Reyan: Burn my books or send me to school. Dad opens window: Do you still want to go?
Every day, Aliya Khan, a Class V student in Kashmir, steps out of her house and walks down a dirt lane lined by tall maple trees to check on what’s happening at her school.
And every day, a few minutes later, she walks back to her house with her head hanging down, totally dejected. It has been nearly three months, and no one knows when her school, like so many others in Kashmir, will reopen.
“I’ve told you, the school is shut,” her mother, Rubeena Khan, scolded her the other day as Aliya walked inside. “Why do you keep going to look?”
Thirteen weeks after India unilaterally revoked Kashmir’s special status, education stands as one of the crisis’s most glaring casualties.
At least 1.5 million Kashmiri students remain out of school. Virtually all private schools are closed, and most government schools are shut — one of the clearest signs of the fear that has gripped Kashmir since the government locked down the region and militants began carrying out attacks to disrupt its control.
The government wants students to return, and teachers at the few open schools are reporting for duty. But their students are not: Officials estimate attendance at those schools to be around 3 per cent.
Parents in the Kashmir Valley say they are terrified of sending their children out with troops everywhere and militants on the prowl for trouble. The militants are demanding that civilians boycott work and school, and they have killed several people to assert their resistance to Indian rule.
This week, militants dragged construction workers from Bengal onto the street and shot them, witnesses said, leaving five dead and one wounded.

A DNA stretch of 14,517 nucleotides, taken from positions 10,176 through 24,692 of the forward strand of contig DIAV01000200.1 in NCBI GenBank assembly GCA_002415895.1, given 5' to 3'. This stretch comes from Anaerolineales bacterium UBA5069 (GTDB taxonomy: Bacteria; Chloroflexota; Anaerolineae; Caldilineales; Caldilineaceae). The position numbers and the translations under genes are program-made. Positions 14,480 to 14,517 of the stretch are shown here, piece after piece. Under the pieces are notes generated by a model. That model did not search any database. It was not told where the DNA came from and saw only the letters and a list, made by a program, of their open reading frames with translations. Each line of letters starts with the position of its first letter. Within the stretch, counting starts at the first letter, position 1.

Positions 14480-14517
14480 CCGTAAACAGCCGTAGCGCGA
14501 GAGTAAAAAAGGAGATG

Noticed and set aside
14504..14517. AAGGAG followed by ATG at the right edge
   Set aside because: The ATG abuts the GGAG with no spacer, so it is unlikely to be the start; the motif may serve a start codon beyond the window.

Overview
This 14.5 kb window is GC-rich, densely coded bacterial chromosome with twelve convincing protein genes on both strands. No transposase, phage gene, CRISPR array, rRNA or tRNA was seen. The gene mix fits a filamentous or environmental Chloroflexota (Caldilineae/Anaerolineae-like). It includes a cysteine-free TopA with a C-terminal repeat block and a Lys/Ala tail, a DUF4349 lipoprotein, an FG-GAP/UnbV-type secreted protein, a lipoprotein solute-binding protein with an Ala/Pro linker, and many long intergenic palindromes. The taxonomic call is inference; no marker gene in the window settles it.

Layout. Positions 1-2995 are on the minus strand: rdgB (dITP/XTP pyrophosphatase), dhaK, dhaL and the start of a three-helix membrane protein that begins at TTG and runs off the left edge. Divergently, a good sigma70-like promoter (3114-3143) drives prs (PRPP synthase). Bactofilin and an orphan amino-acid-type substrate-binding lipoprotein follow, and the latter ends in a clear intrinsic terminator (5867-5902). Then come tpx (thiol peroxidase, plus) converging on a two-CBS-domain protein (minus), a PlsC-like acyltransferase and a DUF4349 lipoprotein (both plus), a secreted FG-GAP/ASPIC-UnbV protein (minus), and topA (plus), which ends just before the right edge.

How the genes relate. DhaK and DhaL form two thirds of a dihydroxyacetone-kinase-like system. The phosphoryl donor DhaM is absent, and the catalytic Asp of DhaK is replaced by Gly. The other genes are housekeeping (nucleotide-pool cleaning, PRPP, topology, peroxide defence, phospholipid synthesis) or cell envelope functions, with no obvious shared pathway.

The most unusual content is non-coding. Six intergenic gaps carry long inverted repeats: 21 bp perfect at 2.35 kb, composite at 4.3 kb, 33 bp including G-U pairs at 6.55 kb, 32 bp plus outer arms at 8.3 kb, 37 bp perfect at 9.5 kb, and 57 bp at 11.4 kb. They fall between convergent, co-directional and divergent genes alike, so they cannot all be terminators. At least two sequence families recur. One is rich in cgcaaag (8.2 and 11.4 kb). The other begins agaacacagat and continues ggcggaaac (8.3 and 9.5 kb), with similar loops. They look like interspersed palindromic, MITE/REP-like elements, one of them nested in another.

It was the deadliest single attack on civilians since Kashmir’s autonomy was stripped.
“What if the school or a bus carrying children is attacked?” asked Saqib Mushtaq Bhat, a father worried about violence by troops or militants. “What if there are protests and their faces get shot by pellets?”
He would never forgive himself, he said, so he keeps his three children home.
The result is fear, bewilderment, sullenness and boredom. Some of the older students worry that their dreams of becoming professionals were ruined. And many children said they were lonely and depressed, relegated to watching television for hours a day.
“There’s nothing else to do,” said Reyan Sofi, a Class IV student.
The dispute between India and Pakistan over Kashmir has smouldered for decades, at times flaring into major disruption to life in the Valley.
This generation of Kashmiri children has been among the hardest hit. They have known nothing but conflict. For the past 10 years, huge protests and clashes keep erupting. Many young people have seen friends killed, maimed or hauled off by security forces. Their schools are constantly closing, sometimes for months at a time.
“The long school closures in the Valley are causing major disruptions in young people’s educational and professional development, producing feelings of insecurity, helplessness, and demoralisation,” said Haley Duschinski, an anthropologist at Ohio University specialising in Kashmir.
This latest round of trouble has felt particularly ominous, many Kashmiris say.
The government’s move in August to strip statehood away from Jammu and Kashmir became official on Thursday, turning it into two Union Territories.
Government officials insist it is now safe for children to go to school, and blame parents for not sending them back.
“It’s a big loss,” said Younis Malik, Kashmir’s director of school education.